After Romulus

Discussion in 'Trek Literature' started by jhouston6, Dec 30, 2012.

  1. Christopher

    Christopher Writer Admiral

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    Paris is right. It's a fallacy to equate the planet Romulus with the Romulan people. Nero may have claimed he was "the last of the Romulan Empire," but that was surely the hyperbole of a grief-deranged man. I mean, it's a star empire. An interstellar civilization. Of course they didn't all live on the planet Romulus itself. Just because Romulus is gone, that doesn't mean there's no more Romulan civilization.

    Heck, we even have canonical precedent for species that have lost their homeworlds but still exist, from the Platonians and Fabrini to the Suliban and Xindi.
     
  2. King Daniel Beyond

    King Daniel Beyond Admiral Admiral

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    The Romulan Empire has been shown to be so centralized that offing a single room full of people was all it took for Shinzon to take over in Nemesis, and of course the aftermath of that was the RSE/IRS schism that lasted a couple of years. I'd say it's a possibility that the Romulan Empire will fall or splinter after it gets supernova'd. But of course, we shall see...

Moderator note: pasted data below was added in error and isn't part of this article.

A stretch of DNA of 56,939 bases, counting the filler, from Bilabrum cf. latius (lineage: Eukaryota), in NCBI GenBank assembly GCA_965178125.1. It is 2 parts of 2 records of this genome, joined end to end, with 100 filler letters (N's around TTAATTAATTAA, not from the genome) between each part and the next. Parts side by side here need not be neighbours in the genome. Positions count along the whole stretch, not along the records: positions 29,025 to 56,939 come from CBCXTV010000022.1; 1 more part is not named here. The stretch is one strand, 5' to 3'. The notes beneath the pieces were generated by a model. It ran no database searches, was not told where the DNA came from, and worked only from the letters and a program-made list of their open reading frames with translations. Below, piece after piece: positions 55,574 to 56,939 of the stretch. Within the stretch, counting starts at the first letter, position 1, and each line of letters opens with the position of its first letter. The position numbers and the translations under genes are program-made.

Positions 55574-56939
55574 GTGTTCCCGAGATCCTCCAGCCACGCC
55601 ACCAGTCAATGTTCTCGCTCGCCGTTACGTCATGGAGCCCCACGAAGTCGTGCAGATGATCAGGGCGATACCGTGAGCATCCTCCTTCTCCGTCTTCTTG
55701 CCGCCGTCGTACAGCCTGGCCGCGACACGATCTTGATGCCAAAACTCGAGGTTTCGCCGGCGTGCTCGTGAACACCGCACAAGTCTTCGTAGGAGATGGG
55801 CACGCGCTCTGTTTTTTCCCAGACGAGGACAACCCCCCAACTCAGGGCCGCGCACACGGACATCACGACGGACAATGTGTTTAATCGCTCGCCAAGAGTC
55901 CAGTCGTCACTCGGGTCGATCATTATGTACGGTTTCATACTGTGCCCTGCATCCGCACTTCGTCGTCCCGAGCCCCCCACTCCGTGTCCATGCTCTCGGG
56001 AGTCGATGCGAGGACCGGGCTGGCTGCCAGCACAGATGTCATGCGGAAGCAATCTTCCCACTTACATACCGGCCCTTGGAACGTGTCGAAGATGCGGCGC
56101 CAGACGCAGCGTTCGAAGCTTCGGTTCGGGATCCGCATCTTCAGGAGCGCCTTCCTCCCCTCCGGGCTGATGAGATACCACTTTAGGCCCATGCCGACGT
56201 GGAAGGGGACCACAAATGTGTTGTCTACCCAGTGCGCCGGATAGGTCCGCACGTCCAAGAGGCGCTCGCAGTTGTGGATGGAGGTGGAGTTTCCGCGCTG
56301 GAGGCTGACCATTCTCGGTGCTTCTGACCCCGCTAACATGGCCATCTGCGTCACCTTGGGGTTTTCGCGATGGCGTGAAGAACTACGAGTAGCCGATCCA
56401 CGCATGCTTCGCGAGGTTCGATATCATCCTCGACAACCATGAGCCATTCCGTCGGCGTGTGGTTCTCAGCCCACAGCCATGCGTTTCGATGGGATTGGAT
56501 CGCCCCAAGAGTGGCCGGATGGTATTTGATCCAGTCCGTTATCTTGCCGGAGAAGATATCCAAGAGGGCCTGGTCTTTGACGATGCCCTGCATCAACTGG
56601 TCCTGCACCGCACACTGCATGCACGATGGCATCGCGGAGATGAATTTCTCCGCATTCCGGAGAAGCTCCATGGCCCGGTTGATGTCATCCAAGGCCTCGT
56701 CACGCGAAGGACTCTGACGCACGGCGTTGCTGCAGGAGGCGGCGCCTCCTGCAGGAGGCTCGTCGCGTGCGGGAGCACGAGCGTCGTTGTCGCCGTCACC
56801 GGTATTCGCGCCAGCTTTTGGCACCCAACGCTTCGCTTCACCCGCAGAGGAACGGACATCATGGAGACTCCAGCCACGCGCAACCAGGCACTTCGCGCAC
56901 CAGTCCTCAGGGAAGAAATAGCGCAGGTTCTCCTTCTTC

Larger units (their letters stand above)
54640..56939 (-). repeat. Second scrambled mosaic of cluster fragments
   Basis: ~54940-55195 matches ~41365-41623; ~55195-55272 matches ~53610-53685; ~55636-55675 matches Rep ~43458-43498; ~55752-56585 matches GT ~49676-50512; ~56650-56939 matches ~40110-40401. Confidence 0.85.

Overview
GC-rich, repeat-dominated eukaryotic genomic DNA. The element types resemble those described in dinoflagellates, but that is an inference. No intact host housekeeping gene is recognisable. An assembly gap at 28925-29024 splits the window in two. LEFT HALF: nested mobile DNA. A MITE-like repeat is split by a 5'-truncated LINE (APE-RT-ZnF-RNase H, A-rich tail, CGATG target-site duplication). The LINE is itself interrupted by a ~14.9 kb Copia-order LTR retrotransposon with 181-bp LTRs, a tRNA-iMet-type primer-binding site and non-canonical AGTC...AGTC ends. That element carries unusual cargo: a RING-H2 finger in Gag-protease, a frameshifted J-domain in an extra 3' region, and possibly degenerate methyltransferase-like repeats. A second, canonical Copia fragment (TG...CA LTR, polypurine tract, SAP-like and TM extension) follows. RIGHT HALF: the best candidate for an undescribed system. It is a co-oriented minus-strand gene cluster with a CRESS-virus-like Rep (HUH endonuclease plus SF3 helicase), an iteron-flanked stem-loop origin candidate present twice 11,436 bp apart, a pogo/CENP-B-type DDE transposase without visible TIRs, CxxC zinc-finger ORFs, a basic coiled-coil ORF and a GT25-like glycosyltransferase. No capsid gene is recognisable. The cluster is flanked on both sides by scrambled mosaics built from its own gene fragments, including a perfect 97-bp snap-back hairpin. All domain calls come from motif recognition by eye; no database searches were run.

3. BillJ

    BillJ Admiral Admiral

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    Well, it wasn't a room full of just anyone. It was the Praetor and most of the Senate. And just because the movie doesn't show it, it likely took months or years for Shinzon to gain enough backing from the Romulan military to be able to claim power.
     
  4. Christopher

    Christopher Writer Admiral

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    Sure, the political entity called the Romulan Star Empire could fall, but that's not remotely the same thing as assuming that Romulans as a race would physically cease to exist. Especially in the novel continuity, we know that Romulans live and thrive on many planets other than Romulus itself. Even if the government is replaced, the civilization will still exist. And Spock's work toward unification, far from being rendered irrelevant, will become more important than ever, because the surviving Romulan people will need all the support they can get.